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COVID-19 risk has ‘never been so high’ in region after construction site outbreak

The building site for Cataraqui Heights retirement residence at the corner of Princess Street and Midland Avenue in Kingston. Photo by Kingstonist.

Approximately two-thirds of recent COVID-19 cases reported in the Kingston, Frontenac, Lennox and Addington (KFL&A) region are connected to the recent outbreak at the Cataraqui Heights construction site, according to the local Public Health Unit.

Dr. Kieran Moore, Medical Officer of Health for KFL&A Public Health explained the impact of the outbreak on the region during a press conference on Thursday, May 6, 2021. As of that date, 38 cases of COVID-19 are considered primary cases of the outbreak – those who contracted the virus through working there. Of those cases, eight are from outside the KFL&A region, and connected to the 38 cases are 22 secondary cases – those who contracted the virus through close contact with a primary case.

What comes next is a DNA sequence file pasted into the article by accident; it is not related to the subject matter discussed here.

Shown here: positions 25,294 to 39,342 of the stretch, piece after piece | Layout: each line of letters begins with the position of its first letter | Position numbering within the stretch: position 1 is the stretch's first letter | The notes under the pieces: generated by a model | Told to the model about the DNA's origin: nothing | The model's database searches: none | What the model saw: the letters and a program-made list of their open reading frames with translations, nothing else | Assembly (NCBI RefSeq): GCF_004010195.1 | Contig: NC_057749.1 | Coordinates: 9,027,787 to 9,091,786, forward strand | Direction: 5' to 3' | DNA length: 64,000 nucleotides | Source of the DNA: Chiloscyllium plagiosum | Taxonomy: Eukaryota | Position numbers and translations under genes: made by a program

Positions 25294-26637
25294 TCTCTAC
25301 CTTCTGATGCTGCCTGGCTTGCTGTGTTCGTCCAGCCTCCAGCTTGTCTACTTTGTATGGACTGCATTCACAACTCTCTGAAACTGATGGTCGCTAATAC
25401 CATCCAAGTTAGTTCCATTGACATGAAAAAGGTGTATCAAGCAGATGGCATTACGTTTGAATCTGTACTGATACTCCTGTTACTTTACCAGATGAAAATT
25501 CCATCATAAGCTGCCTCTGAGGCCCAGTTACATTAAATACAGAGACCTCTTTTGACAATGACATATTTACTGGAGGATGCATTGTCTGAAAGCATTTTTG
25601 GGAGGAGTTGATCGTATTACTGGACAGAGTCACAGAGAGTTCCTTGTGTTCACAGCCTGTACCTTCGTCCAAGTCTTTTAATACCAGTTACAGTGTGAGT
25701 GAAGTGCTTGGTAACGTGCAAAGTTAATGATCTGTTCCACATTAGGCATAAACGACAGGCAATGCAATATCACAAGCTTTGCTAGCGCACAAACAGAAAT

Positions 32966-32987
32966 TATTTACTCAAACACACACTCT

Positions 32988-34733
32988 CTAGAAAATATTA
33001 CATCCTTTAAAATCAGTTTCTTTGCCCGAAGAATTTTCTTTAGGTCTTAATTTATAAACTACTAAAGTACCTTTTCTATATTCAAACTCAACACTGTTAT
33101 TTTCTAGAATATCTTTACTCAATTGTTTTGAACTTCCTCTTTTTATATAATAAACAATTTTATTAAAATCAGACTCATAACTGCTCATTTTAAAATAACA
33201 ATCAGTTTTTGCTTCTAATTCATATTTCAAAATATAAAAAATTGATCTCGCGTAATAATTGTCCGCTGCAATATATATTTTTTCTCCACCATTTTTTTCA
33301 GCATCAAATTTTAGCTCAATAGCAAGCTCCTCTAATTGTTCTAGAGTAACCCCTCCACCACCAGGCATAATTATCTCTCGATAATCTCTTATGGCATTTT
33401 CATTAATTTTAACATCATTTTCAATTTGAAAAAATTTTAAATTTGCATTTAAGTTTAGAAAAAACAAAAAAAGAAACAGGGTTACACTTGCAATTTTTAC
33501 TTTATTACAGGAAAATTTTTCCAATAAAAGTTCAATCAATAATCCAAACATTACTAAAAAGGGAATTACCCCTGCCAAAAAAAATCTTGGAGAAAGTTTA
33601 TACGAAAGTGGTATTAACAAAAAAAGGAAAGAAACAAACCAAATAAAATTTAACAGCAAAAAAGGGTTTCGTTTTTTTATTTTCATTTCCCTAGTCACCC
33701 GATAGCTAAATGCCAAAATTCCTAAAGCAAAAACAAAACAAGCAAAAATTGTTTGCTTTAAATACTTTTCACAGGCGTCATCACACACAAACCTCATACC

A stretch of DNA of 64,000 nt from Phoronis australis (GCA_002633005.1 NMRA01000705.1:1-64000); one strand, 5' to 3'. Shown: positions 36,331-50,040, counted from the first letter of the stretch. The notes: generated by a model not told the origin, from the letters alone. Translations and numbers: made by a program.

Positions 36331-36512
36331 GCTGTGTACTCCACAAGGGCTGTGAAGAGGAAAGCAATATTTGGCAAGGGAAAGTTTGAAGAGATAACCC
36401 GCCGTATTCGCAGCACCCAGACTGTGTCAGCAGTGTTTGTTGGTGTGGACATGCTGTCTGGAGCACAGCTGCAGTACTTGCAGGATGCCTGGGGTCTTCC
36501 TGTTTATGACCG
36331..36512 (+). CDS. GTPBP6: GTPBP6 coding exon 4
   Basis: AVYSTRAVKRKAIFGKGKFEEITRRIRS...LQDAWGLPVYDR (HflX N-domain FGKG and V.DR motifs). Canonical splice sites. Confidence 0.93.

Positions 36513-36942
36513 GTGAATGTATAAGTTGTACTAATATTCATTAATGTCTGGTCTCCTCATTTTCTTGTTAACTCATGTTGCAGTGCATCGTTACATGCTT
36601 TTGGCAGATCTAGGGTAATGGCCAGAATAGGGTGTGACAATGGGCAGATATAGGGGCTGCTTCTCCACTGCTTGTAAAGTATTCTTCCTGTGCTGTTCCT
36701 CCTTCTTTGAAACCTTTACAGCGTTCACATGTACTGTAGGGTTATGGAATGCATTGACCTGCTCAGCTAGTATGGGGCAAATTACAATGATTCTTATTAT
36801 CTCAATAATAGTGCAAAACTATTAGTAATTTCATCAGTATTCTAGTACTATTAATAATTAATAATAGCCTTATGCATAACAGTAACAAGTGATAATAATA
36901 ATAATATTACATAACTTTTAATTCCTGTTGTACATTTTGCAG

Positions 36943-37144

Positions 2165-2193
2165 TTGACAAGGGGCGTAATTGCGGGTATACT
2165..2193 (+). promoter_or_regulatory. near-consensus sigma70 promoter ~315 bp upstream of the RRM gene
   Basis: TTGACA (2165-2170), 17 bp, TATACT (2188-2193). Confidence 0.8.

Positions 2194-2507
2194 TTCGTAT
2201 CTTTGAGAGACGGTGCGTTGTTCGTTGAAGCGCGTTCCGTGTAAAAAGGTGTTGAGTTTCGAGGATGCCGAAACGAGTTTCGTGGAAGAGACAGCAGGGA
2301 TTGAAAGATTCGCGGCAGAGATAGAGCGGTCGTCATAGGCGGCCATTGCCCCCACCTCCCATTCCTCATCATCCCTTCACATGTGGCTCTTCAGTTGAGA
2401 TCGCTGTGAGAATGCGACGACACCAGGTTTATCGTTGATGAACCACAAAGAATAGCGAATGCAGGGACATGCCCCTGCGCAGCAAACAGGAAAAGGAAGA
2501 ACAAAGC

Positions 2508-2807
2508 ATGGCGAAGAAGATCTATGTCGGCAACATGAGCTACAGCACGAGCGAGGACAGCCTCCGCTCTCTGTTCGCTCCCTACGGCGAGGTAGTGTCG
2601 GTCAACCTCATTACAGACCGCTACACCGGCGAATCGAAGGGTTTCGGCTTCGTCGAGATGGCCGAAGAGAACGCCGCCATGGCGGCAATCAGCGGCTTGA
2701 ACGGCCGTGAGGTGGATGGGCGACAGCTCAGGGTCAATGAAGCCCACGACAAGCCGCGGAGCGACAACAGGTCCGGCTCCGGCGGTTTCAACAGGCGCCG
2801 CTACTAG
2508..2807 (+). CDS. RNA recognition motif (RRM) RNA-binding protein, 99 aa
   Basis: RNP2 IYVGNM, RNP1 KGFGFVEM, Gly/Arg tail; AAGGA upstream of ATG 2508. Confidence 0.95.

On the same date, 18 new cases were reported in the region in total, with known active cases in the region reaching 128. And while the percentage of positive cases among those tested in the region remains low at 1.4 per cent, case rate – the number of cases per 100,000 people – is “one of the highest we’ve ever had,” at 48.8, Moore said.

“So, I’m sorry to say that the risk in our community is high. And it’s not just in Kingston, it’s across all of KFL&A,” Moore said, noting that there are cases scattered throughout the region, including in small boroughs such as Hartington, Battersea, and Godfrey.

“The risk in our community has never been so high.”

Moore further explained what that risk looks like and means.